Once thought of as the wild west of investments, cryptocurrency has become so popular that regulators have been forced to get involved; to safeguard people's investments and prevent fraud.
At the same time, with the FCA clarifying elements of cryptocurrency it wants to regulate, this perhaps is giving the sector some credibility.
Still, this will probably not convince the mass of cynical advisers out there that it is a viable investment channel at the moment.
But with its growing popularity among investors, the question is; for how long can advisers continue to ignore it?
When Bitcoin, one of the more well known cryptocurrencies, came into existence in 2008, it enabled with peer-to-peer exchanges using blockchain technology. Its use of cryptography to control how it is created and managed led to it being called cryptocurrency.
Since its genesis the value of Bitcoin has grown exponentially from 2009 when it had a price of just $0.00076 to where it currently stands at around $12,000 - fluctuating wildly in that time and grabbing many headlines.
Bitcoin is not the only cryptocurrency. And as its popularity and that of other cryptocurrencies have grown, the questions now being raised are around its viability, security and sustainability as an investment tool.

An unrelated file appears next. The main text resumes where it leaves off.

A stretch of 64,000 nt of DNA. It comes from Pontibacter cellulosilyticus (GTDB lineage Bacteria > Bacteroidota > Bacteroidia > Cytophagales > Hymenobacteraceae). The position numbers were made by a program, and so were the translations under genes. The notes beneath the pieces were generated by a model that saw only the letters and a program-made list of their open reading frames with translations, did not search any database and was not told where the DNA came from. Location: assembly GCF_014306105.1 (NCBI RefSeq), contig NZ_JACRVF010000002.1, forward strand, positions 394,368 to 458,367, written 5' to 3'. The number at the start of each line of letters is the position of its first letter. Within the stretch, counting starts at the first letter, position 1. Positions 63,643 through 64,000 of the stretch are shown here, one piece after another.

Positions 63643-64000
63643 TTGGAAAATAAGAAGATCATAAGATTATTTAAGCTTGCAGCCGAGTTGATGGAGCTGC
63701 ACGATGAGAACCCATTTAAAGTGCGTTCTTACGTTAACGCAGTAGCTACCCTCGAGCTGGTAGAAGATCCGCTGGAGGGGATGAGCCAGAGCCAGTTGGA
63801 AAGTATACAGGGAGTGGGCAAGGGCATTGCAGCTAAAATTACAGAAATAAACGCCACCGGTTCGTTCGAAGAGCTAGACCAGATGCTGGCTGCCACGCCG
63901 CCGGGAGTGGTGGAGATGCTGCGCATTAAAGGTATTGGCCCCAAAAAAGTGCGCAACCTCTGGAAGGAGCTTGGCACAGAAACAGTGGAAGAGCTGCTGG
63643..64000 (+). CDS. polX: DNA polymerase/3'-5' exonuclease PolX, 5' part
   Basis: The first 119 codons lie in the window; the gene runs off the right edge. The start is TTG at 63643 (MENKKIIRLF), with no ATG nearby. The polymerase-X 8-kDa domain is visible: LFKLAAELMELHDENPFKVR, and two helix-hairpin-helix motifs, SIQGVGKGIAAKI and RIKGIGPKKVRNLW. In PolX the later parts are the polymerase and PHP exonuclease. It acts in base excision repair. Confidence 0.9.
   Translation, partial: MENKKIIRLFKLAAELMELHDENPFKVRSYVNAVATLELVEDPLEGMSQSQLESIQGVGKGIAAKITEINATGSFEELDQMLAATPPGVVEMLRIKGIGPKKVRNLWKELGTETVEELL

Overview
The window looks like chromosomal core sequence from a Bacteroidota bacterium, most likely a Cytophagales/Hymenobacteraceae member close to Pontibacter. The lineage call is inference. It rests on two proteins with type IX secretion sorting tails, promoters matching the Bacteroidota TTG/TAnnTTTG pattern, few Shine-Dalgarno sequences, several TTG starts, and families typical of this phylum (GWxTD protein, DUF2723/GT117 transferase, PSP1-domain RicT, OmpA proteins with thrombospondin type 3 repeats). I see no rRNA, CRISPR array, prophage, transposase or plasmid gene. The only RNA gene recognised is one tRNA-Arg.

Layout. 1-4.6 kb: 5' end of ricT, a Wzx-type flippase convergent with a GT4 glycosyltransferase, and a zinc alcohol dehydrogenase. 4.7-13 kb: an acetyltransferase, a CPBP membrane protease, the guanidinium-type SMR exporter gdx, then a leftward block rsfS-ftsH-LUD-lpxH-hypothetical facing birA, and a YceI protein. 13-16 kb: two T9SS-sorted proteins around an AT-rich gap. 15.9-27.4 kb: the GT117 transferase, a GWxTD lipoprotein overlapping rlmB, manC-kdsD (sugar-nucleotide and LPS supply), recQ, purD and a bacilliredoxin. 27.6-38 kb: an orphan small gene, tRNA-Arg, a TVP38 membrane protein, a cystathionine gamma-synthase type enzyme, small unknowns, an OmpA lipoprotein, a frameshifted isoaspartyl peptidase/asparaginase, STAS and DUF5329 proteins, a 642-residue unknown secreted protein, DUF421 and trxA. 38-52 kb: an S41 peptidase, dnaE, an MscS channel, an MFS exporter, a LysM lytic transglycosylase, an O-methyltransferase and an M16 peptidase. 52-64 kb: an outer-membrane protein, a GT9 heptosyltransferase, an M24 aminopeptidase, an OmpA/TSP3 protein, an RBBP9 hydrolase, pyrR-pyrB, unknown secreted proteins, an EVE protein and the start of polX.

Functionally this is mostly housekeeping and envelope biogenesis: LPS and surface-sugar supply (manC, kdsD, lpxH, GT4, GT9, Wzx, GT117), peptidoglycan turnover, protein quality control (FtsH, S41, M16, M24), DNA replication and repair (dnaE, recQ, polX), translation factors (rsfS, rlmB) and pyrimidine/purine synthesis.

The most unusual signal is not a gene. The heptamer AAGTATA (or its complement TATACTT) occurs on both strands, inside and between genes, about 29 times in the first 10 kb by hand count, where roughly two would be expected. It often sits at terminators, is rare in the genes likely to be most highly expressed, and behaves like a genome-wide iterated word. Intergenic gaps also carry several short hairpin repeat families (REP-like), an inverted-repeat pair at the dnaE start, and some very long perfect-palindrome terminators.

This guide will look at how cryptocurrency differs from other cryptoassets, who should be investing in them, what the regulator's approach is, what its legacy will be and why this is important for advisers.
This guide is worth an indicative 60 minutes of CPD.
Contributors to this guide include: Arun Srivastava, partner at Paul Hastings; Simon Peters, analyst at Etoro; Philip Milton, financial planner at Philip J Milton; Adrian Lowcock, head of personal investing at Willis Owen; Daniele Mensi, managing director at NextHash; Scott Gallacher, chartered financial planner at Rowley Turton Private Wealth Management; Russ Mould, investment director at AJ Bell; Tyler Welmans, blockchain lead UK at Deloitte; Lyndon Lyons, senior manager at Deloitte; Laura Suter, personal finance analyst at AJ Bell; Andrew Robbins, partner at RSM; Richard Byworth, chief executive of Diginex; Deloitte and Financial Conduct Authority.